Thankfully, there are companies creating more size-inclusive options for outdoor gear, such as fishing waders and boots. However, this wasn't always the case and there are still limitations. Serene says she wasn’t able to access certain rivers or fish during colder months until recently, when a company started making size-inclusive waders during the pandemic.
Together with her partner, Serene created Confluence Collective, a collective of anglers working to ensure a place for every body on the water by arranging group outings, fly fishing and camping trips. Everyone has a right to spend time outside and enjoy the beauty of nature, says Serene. It's up to all of us to create a more inclusive outdoor community and support those who have been traditionally marginalized.
Sam Ortiz, Washington
Sam (she/her), originally from Kentucky but now living in Western Washington, is a plus-size adventurer, photographer, climber, marketing specialist and founder of Climb Big, a group that looks to make climbing more accessible.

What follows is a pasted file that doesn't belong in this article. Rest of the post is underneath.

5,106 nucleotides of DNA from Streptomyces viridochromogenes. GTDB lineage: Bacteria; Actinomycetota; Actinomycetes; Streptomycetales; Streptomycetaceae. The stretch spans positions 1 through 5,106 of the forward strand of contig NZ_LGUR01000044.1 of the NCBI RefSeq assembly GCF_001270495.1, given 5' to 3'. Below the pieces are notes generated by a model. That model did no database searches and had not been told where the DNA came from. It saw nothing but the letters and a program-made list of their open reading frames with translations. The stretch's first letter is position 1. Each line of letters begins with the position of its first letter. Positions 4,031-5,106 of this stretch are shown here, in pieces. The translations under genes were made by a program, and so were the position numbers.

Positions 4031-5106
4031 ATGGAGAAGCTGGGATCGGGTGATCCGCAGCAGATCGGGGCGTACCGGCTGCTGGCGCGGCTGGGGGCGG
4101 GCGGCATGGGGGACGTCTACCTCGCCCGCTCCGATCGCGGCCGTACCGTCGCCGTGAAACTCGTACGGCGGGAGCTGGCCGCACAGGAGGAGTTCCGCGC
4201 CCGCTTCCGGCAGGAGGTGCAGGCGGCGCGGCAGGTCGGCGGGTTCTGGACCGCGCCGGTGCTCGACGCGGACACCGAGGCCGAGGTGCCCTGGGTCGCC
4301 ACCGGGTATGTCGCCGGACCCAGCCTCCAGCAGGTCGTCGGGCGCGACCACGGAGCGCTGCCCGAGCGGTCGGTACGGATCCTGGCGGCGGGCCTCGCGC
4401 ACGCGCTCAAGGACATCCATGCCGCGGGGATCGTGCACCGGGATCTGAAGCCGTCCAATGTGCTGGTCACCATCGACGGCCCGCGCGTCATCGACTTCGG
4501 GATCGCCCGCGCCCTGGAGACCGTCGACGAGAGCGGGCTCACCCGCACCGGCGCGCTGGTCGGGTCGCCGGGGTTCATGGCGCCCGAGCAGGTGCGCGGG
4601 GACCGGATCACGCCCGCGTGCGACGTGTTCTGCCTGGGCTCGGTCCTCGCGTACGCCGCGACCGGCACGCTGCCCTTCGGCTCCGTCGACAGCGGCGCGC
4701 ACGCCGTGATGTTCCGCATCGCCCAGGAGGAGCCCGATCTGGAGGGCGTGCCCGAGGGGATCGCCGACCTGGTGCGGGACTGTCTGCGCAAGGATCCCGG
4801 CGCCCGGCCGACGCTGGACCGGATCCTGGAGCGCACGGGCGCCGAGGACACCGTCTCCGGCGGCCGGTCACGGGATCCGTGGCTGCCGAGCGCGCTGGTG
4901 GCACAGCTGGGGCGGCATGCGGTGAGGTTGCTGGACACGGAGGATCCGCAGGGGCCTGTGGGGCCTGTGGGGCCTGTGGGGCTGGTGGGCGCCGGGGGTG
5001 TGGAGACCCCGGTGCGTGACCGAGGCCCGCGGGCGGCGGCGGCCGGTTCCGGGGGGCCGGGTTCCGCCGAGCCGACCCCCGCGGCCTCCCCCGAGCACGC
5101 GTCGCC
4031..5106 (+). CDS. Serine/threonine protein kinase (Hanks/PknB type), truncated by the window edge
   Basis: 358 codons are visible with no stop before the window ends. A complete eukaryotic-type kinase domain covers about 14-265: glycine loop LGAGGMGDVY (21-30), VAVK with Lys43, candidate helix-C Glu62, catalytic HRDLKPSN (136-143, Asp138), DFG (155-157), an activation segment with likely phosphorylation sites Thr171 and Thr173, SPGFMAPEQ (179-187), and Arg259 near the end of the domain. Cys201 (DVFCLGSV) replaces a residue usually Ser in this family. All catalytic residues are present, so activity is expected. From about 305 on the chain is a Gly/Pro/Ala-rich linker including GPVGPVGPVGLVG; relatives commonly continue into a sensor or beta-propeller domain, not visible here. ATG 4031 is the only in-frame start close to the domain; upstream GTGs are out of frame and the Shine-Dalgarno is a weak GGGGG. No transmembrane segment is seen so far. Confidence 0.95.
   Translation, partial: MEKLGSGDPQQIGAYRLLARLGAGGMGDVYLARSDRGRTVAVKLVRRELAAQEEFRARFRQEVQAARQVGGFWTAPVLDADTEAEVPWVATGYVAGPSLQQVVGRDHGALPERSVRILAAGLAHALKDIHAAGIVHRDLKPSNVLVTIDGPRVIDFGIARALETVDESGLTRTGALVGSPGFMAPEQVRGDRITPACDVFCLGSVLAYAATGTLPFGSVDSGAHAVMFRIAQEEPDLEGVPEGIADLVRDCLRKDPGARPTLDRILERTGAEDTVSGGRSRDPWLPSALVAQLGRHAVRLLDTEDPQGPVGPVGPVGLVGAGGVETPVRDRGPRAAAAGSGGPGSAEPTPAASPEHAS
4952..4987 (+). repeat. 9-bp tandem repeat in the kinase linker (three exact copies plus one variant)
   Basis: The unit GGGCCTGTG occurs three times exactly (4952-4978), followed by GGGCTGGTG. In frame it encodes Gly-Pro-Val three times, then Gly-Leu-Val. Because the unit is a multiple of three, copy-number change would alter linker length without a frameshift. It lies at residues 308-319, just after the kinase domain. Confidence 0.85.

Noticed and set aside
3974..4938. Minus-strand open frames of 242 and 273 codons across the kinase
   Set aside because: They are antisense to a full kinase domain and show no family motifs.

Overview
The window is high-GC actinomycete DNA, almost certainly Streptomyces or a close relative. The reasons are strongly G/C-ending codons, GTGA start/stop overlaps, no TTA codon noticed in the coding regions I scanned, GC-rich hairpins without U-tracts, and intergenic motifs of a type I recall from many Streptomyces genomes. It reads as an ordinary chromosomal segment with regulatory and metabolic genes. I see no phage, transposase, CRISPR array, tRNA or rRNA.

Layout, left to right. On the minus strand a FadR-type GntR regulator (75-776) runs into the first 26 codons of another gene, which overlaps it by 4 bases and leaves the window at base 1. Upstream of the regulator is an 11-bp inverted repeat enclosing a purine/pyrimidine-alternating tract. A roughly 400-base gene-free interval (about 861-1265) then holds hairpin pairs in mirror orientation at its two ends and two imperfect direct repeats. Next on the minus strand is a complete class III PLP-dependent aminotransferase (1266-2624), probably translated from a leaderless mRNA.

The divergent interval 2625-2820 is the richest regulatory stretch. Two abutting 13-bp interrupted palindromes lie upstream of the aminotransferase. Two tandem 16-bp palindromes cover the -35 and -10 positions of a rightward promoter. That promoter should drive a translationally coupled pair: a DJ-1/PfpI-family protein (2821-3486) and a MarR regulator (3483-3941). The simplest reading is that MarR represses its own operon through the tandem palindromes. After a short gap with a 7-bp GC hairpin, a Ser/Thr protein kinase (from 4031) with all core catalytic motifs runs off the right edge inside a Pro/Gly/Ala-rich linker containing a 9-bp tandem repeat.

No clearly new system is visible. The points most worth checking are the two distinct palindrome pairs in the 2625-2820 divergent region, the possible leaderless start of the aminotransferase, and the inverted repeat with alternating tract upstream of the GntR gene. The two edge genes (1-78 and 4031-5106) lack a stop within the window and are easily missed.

While Sam loved nature growing up, she never did “outdoorsy” things. She never saw anyone who looked like her recreating outside, so unconsciously she thought that the outdoors was not a place she could go. It wasn’t until after graduating college, when she moved to Alaska, that she “discovered” the outdoors. She found a mentor who taught her everything. At one point, Sam hiked a mountain—something she’d once assumed was impossible. When she finished, she felt empowered and strong.